New Delhi: Senior Hurriyat leader Muhammad Ashraf Sehrai was appointed as the chairman of Tehreek-e-Hurriyat on Monday after Syed Ali Geelani resigned from the post.
Geelani, however, will continue to remain the chairman of his faction of Hurriyat Conference. The replacement is seen as a major development and it would also put to rest speculations about the sucession in the separatist movement.
“The Tehreek-e-Hurriyat led by Syed Ali Geelani today held a meeting at its office in Srinagar and elected senior member Muhammad Ashraf Sehrai as the party chairman,” said a spokesman of the conglomerate.
Syed Ali Shah Geelani, 87, has been a key figure in the All Parties Hurriyat Conference since 1990. He has been heading his faction of Hurriyat (G) since 2003. Geelani has not been keeping well for the last few years and has been under constant house detention.
While many insiders believe that no one can match Geelani’s appeal, Sehrai’s appointment hasn’t come as a surprise.
Ashraf Sehrai, 74, whose real name is Mohammad Ashraf Ali, has long been a trusted aide of Geelani. Sherai has always kept a low profile despite the fact that he has been the general secretary of Tehreek-e-Hurriyat since its formation.
Sehrai was born in 1944 in Tickipora Lolab, Kupwara. His forefathers had migrated to Kashmir before the Partition.
It was in 2004 when Geelani and his associate Sehrai formed Tehreek-e-Hurriyat. Both leaders were part of the religious-political organisation, Jamiat-e-Islami.
Geelani and Sehrai’s friendship goes back to early 60s when Jamaat-e-Islami was gaining new grounds in Kashmir. Geelani, the then Baramulla district president of the Jamaat, was entrusted with the responsibility to take Jamaat and its mission to far-flung areas in Baramulla district of Jammu and Kashmir. It was here that Geelani met Sehrai, which later turned into a lifelong friendship.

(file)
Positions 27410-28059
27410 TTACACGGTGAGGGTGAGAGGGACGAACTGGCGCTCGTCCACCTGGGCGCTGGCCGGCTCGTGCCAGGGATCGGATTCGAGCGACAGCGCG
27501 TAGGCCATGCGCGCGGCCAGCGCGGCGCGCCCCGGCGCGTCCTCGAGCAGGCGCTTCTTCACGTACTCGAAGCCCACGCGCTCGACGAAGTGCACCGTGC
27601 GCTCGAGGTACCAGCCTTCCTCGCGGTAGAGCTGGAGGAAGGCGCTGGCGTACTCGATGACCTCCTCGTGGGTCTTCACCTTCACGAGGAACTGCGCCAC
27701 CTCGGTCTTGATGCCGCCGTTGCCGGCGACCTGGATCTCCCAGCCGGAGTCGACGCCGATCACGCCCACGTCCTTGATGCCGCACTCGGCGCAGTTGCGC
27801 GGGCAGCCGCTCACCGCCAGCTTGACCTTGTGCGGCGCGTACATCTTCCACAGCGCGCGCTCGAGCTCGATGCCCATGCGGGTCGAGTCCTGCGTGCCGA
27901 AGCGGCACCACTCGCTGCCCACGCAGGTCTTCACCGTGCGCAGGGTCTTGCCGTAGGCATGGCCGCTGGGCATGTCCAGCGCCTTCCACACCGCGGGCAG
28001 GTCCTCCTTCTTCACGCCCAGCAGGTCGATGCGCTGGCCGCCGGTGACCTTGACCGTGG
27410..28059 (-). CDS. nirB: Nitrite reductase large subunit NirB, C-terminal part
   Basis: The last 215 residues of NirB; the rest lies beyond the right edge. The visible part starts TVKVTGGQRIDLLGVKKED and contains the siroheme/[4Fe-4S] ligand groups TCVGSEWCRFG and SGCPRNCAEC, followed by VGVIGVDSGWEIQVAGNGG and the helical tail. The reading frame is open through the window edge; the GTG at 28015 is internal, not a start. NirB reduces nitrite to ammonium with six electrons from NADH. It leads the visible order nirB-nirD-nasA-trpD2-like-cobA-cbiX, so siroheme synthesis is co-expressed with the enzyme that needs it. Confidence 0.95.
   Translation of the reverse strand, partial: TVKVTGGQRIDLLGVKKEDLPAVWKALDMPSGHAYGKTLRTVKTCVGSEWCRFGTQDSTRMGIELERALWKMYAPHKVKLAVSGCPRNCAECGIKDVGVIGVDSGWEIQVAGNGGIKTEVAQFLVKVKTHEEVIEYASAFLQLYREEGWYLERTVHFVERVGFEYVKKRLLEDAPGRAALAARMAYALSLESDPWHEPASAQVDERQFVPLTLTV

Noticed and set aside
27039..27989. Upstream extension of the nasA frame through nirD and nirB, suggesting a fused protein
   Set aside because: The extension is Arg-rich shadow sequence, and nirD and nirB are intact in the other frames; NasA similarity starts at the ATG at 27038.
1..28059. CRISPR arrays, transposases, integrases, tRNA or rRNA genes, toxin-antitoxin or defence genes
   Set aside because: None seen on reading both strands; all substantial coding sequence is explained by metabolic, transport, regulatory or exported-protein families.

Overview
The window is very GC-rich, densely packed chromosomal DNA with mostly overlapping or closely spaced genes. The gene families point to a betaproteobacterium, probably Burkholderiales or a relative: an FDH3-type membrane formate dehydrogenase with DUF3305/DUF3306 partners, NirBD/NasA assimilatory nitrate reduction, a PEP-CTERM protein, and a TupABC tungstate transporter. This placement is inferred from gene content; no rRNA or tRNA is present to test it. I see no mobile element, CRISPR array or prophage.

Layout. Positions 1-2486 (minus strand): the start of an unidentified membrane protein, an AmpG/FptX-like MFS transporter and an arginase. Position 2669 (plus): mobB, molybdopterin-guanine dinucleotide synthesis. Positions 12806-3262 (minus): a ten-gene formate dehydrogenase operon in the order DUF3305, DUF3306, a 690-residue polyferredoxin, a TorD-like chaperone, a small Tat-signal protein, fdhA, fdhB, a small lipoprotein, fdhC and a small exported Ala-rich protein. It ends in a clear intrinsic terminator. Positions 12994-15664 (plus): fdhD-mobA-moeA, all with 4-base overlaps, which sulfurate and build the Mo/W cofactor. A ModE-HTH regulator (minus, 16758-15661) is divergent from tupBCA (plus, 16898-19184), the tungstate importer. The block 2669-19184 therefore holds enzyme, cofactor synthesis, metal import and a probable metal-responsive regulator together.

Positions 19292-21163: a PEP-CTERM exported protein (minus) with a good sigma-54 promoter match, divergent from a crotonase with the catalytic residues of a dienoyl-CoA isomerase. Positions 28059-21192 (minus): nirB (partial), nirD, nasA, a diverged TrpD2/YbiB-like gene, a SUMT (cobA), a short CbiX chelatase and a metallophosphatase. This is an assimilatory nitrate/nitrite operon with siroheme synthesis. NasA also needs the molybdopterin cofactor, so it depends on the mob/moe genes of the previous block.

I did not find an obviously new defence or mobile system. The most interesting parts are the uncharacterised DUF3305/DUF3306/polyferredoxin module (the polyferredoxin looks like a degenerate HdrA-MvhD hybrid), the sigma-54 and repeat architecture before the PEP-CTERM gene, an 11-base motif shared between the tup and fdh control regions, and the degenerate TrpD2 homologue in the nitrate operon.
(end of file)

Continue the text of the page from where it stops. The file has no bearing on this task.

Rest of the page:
In an interview in 2015, Sehrai had told a reporter “I am a shadow of Geelani right from 1959. He is my Rehbar (leader) and I am his follower.”
Sherai was jailed for the first time in 1965, when he was 22 years old. He was imprisoned in Srinagar Central Jail for about six months for being part of “anti-government activities”.
Often being called as the “shadow of Geelani”, Sehrai’s views on Kashmir conflict echo that of Geelani’s. Like Geelani, Sehrai also believes that inclusion of Kashmirs in the dialogue process in the only way of solving the conflict. He also is a firm believer of intervention by a third party, like the United Nations or a neutral country in the dispute.
Sehrai, including incarcerated leader Masrat Alam, was one of the chief architects of the separatist movement during the 2010 unrest in Kashmir among other key Hurriyat leaders.